It is a blustery Saturday here in Michigan, and I’m supposed to be preparing some short stories for submission to literary magazines. Getting a piece published in a mag is one of my writing goals for the year, along with starting Novel #3, which hasn’t gotten off to a speedy start. At the moment, both of those goals seem fairly insurmountable, but even Everest looked that way once upon a time.
Since I’m a newbie at this fiction writing thing, I’m learning all about literary magazines as I go. My husband has much more experience with this topic than I do, so he’s been schooling me on the important elements. First, literary magazines can be divided into tiers. Of course, upon hearing this, I immediately tried to Google what mags fell into which tier. No such luck. My dear husband then enlightened me that the tiers were more theoretical—the bottom of the list (mags with dubious credibility in the publishing world), the middle-of-the road publications, and the cream-of-the-crop reviews. Back to researching. It didn’t take me long to discover that any magazine willing to pay for submission was probably out of my league. I’ll save The New Yorker for the “in my dreams” submission list!
The most pressing issue I’ve been trying to figure out is what exactly “short” fiction is. That is, I understand the “fiction” part just fine. It’s the “short” part that has me puzzled. My research has made it pretty clear that no one else knows how short short fiction is either. Some magazines put a cap on the number of words—say 3,000—while others focus on page length. One magazine’s submission page mentioned short short fiction, which sent me on another hunt for a definition. Is what I write too short? Not short enough? Am I writing short fiction or short short fiction or is it flash fiction—is there a difference? Writer’s Digest, one of my favorite writing resources these days, holds a “short short story” competition where the rules stipulate no more than 1500 words. That’s pretty short, I suppose, but then I found an NPR contest where the story must be able to be read aloud within three minutes. So now I have to time myself, too? This is getting complicated!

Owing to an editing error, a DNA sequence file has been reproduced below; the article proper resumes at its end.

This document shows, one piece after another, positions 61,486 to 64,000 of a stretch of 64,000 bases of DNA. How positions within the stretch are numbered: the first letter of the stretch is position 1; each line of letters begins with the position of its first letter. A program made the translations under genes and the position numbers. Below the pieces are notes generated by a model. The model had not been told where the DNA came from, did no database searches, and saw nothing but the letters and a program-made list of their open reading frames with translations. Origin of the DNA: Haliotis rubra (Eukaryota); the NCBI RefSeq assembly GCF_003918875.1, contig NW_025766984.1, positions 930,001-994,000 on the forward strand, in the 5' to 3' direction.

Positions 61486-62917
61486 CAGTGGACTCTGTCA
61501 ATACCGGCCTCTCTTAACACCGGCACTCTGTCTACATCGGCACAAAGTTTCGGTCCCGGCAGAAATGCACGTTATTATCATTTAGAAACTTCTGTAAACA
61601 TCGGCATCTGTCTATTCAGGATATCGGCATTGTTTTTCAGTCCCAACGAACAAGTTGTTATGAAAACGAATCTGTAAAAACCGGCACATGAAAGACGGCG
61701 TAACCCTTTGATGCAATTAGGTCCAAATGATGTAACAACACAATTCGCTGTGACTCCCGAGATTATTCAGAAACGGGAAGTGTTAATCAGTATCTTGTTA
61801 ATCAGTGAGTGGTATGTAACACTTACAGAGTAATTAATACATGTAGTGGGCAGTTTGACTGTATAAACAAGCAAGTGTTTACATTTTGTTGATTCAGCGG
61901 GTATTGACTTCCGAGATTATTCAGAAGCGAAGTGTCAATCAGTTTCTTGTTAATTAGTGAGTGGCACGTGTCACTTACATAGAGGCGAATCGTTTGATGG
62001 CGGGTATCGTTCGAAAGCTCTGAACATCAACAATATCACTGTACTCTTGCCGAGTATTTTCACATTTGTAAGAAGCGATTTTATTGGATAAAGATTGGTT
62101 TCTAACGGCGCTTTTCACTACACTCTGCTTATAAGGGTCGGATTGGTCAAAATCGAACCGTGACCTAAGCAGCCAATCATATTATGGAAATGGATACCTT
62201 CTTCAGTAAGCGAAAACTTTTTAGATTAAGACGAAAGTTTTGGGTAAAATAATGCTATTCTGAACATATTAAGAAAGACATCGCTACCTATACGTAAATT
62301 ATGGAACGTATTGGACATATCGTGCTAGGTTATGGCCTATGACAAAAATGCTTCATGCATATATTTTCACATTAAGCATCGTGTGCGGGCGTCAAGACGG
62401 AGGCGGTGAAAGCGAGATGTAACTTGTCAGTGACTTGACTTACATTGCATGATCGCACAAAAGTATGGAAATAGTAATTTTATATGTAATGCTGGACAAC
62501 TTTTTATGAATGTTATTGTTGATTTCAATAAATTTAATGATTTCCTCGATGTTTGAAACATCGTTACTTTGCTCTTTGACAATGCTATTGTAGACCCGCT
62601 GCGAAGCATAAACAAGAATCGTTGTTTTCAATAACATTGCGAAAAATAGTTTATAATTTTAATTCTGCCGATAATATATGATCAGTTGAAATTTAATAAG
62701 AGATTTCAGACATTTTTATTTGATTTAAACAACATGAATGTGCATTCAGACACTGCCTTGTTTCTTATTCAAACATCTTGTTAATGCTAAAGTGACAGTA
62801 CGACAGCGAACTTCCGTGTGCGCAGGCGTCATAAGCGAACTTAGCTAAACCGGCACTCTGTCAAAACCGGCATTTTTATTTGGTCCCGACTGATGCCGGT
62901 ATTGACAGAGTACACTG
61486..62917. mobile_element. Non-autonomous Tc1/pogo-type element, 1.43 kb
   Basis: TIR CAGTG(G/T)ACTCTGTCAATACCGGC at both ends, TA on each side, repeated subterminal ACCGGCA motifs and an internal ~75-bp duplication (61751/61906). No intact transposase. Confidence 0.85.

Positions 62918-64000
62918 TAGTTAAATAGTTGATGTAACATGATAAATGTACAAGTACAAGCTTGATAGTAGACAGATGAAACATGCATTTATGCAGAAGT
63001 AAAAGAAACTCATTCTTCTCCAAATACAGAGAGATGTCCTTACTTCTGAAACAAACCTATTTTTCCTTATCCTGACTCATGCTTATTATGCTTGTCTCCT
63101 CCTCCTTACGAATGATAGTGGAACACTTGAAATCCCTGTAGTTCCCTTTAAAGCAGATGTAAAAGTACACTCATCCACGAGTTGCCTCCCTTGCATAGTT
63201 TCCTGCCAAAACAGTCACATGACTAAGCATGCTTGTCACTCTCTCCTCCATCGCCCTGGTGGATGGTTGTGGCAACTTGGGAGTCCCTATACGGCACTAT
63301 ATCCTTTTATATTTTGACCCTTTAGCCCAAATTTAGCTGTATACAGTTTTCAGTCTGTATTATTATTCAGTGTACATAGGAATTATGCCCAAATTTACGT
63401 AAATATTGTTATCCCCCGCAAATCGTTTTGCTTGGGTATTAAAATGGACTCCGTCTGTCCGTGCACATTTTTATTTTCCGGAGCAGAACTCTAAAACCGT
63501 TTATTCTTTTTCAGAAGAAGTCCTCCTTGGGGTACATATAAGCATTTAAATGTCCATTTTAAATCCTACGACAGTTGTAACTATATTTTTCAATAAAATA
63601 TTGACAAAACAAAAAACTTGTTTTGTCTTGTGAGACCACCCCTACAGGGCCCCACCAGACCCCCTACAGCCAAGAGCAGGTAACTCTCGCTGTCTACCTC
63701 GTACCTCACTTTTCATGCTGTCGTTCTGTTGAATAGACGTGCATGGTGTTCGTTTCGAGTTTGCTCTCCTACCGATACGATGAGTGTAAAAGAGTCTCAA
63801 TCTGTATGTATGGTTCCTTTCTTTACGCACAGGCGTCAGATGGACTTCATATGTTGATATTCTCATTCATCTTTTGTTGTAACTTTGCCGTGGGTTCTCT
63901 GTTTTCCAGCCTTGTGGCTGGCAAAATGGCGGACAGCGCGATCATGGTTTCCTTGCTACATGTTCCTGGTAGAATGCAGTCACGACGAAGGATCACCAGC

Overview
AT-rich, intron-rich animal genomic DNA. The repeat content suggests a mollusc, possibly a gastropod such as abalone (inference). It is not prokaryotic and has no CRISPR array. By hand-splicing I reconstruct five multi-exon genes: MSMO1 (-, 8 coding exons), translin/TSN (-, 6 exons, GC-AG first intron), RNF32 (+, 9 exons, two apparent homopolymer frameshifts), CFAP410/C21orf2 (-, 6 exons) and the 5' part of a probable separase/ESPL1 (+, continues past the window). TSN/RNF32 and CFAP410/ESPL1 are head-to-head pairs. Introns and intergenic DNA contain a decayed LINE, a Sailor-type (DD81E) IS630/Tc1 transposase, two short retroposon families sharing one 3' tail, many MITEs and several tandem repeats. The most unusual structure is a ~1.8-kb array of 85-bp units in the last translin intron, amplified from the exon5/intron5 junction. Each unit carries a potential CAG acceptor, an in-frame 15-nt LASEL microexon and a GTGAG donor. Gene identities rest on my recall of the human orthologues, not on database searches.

I’m not sure I think much about the length of what I’m writing when I’m writing it. My focus is on the characters and the story—not on word count or page length. I’m finding that I’m not liking this “administrative” part of writing—the work that goes into trying to get published. Perhaps that’s why I’m writing this post instead of deciding which magazine publishes my kind of short story.
Is it possible to love to write—and hate to publish? Is there a way to make the quest for publication feel less like work?